BU alumna wins autism leadership award

April 11, 2022

Courtesy of the Brandon Sun.

By Kyle Darbyson

Brandon University graduate Whitney Hodgins has been named the first recipient of the new Jim and Ginette Munson Autism Leadership Award, after spending years raising awareness for Manitobans with disabilities.

The 27-year-old formally received this award during the eighth annual Canadian Autism Leadership Summit, an event that is run by the Canadian Autism Spectrum Disorder Alliance (CASDA) and officially wrapped up on Tuesday.

A woman smiles

Whitney Hodgins

Because of the conference’s virtual format, Hodgins accepted her award through a pre-recorded interview with Jim and Ginette Munson, two people who have been pushing the federal government to adopt a national autism strategy for years.

Talking to the Sun on Tuesday afternoon, Hodgins said she is still slightly surprised by her selection, since the nomination process for this award was open to anyone in the country.

“It was quite a shock initially, but it’s definitely a huge honour that I’m humbled by.”

Hodgins was originally diagnosed with autism at the age of 14 and has used the intervening years to advocate for people with disabilities and for mental health needs more broadly.

A lot of this activism took root during Hodgins’ time at BU, where she served as the Brandon University Students’ Union accessibility director and even organized the school’s first accessibility week in 2018.

Because of all this work, which includes becoming a member of the Manitoba League of Persons with Disabilities, Hodgins won a Future Leaders of Manitoba award in 2020 and began consulting with CASDA to advance their national autism strategy.

“I was part of their round-table discussions … and even when I ran for federal politics not so long ago, they asked me if I would pledge to a national autism strategy, which was a very enthusiastic ‘yes,’” she said, referencing her attempt to secure the Brandon-Souris riding for the NDP during last year’s election.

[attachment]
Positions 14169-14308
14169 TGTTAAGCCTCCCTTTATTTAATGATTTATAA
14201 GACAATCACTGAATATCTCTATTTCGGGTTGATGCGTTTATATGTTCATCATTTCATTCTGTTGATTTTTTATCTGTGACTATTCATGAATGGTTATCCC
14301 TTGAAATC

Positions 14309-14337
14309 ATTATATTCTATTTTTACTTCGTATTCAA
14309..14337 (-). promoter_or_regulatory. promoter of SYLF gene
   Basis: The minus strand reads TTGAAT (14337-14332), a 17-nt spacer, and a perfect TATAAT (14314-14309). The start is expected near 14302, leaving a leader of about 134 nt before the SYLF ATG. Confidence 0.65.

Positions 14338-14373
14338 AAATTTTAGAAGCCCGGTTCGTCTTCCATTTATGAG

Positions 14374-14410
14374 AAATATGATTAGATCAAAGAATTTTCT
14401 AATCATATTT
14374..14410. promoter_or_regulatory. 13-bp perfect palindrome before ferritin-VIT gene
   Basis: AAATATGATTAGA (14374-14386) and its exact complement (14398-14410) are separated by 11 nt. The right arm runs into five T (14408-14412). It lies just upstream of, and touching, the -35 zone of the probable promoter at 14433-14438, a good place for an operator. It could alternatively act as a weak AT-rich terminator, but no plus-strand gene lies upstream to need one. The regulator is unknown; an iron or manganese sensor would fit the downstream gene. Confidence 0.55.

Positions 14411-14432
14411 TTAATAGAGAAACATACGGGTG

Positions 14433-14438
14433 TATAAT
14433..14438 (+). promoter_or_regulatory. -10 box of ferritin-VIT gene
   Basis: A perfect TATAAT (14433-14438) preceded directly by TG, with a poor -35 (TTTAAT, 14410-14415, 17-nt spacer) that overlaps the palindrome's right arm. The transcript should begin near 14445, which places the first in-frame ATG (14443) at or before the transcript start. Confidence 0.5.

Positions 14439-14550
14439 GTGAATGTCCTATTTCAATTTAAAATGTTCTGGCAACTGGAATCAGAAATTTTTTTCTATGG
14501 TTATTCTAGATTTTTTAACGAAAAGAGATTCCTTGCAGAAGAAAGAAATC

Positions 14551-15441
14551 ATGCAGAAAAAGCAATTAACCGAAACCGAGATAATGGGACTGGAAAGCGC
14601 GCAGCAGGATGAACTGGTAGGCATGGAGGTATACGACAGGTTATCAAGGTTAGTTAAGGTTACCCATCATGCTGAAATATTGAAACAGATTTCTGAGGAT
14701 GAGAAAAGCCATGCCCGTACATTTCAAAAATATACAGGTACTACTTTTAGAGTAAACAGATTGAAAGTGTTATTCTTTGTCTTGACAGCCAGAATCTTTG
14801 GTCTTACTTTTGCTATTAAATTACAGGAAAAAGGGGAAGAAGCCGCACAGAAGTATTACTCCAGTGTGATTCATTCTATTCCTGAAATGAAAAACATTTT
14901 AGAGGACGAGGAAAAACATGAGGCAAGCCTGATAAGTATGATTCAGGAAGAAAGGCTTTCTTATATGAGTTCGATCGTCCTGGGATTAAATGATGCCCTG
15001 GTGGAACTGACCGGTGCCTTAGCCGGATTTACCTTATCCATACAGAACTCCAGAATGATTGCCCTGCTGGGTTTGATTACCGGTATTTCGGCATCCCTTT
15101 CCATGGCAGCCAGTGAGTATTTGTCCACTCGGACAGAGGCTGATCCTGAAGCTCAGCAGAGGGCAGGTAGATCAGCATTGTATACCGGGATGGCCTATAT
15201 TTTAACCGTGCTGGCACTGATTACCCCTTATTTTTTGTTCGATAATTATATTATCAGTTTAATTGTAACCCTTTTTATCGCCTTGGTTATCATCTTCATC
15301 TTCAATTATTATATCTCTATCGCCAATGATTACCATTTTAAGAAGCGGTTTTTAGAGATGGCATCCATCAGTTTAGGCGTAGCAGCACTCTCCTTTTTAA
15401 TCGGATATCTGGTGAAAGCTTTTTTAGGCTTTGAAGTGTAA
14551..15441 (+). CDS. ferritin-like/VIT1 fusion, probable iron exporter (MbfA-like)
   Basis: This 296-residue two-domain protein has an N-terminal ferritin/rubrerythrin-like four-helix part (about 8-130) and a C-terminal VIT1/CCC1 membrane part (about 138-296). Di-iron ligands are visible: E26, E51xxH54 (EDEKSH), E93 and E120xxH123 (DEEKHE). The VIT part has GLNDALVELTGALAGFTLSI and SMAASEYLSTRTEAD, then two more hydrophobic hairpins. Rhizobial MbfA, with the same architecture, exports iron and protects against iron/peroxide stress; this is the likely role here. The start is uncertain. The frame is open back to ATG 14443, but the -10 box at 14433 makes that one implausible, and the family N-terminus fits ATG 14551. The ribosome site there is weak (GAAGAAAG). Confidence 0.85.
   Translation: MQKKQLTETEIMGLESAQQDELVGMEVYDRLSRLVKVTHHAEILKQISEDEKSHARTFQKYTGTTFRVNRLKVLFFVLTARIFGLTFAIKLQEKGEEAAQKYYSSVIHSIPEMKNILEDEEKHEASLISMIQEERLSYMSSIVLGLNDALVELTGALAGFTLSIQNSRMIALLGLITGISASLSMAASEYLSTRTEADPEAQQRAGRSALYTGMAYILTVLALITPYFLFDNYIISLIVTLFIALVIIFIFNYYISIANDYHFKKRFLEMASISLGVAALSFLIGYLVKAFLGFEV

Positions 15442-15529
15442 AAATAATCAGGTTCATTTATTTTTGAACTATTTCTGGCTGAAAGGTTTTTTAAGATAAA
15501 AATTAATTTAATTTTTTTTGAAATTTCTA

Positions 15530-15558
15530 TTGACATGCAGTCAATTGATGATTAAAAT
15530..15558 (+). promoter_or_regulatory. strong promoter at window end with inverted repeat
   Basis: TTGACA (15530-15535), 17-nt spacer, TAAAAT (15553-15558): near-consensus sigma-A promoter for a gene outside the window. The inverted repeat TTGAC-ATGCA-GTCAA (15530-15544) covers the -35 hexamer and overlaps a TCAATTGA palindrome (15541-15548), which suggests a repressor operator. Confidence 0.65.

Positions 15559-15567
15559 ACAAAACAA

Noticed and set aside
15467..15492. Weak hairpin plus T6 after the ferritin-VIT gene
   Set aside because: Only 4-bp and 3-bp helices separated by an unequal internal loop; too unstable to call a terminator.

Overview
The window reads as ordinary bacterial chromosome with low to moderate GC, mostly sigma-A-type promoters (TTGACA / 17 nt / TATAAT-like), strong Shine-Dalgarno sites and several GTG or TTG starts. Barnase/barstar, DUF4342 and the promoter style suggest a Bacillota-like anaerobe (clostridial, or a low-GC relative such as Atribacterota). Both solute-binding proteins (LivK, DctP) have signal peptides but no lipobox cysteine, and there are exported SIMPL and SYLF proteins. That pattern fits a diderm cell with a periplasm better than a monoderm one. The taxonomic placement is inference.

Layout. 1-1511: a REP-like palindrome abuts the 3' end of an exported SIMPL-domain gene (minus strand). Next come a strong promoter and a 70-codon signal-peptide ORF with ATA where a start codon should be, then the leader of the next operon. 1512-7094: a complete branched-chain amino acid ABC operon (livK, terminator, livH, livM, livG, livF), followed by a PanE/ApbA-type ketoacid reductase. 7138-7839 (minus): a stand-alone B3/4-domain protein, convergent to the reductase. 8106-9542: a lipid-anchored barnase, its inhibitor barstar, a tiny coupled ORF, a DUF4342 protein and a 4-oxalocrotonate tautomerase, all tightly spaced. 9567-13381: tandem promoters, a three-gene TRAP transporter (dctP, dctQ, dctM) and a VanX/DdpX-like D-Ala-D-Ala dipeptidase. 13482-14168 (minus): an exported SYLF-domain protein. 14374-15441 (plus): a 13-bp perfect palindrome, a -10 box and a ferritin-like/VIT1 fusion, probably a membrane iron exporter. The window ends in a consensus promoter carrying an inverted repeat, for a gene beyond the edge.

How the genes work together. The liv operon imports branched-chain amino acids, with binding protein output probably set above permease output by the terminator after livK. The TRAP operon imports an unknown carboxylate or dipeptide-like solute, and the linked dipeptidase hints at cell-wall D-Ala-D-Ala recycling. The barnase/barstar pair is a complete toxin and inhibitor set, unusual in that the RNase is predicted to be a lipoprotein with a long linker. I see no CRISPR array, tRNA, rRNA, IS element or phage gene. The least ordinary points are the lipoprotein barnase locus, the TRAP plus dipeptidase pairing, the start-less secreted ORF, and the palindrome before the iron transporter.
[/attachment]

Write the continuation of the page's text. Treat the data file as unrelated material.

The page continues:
Jim Munson, the award’s namesake who also served as a Canadian senator until 2021, said Hodgins is very deserving of this honour based on her hands-on experience trying to fill societal gaps in terms of service provisions, employment equity and access to education.

“As such, she has become an exceptional activist — using her voice and her knowledge to push for autism acceptance, disability justice, and mental health initiatives across all levels of government,” Munson said in a Tuesday news release.

While Hodgins is currently studying human resources and labour relations at Athabasca University, her activism remains at the front of her mind.

Once she graduates from this program, Hodgins is hoping to find a job in human resources that will allow her to advance employment equity for people with disabilities on the ground level.

And now that the federal government has promised to develop and execute a national autism strategy, Hodgins is happy to see that a broader movement to codify these accessibility strategies into law is finally gaining traction in Canada.

“We’re still very much in the early stages of making this happen,” she said. “But I think with people like myself and other HR professionals and experts working behind the scenes … I don’t think it’s a big stretch to achieve that.”

» kdarbyson@brandonsun.com

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